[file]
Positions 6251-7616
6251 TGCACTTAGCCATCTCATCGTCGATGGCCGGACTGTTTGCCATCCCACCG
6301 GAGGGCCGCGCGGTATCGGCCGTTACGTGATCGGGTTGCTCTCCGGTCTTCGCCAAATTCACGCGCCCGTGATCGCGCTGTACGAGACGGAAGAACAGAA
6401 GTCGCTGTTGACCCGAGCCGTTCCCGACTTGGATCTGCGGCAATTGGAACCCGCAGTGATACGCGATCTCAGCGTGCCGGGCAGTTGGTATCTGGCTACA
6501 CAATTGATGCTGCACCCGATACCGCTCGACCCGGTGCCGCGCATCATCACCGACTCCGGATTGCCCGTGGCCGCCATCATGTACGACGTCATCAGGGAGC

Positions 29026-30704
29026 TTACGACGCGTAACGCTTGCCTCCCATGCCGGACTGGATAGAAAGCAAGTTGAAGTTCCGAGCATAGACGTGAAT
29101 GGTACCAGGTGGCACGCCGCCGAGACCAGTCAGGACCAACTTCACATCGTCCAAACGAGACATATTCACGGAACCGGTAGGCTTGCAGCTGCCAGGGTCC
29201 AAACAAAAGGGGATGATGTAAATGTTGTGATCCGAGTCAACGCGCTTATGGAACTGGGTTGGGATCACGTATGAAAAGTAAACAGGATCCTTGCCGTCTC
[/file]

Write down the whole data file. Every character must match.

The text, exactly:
Positions 6251-7616
6251 TGCACTTAGCCATCTCATCGTCGATGGCCGGACTGTTTGCCATCCCACCG
6301 GAGGGCCGCGCGGTATCGGCCGTTACGTGATCGGGTTGCTCTCCGGTCTTCGCCAAATTCACGCGCCCGTGATCGCGCTGTACGAGACGGAAGAACAGAA
6401 GTCGCTGTTGACCCGAGCCGTTCCCGACTTGGATCTGCGGCAATTGGAACCCGCAGTGATACGCGATCTCAGCGTGCCGGGCAGTTGGTATCTGGCTACA
6501 CAATTGATGCTGCACCCGATACCGCTCGACCCGGTGCCGCGCATCATCACCGACTCCGGATTGCCCGTGGCCGCCATCATGTACGACGTCATCAGGGAGC

Positions 29026-30704
29026 TTACGACGCGTAACGCTTGCCTCCCATGCCGGACTGGATAGAAAGCAAGTTGAAGTTCCGAGCATAGACGTGAAT
29101 GGTACCAGGTGGCACGCCGCCGAGACCAGTCAGGACCAACTTCACATCGTCCAAACGAGACATATTCACGGAACCGGTAGGCTTGCAGCTGCCAGGGTCC
29201 AAACAAAAGGGGATGATGTAAATGTTGTGATCCGAGTCAACGCGCTTATGGAACTGGGTTGGGATCACGTATGAAAAGTAAACAGGATCCTTGCCGTCTC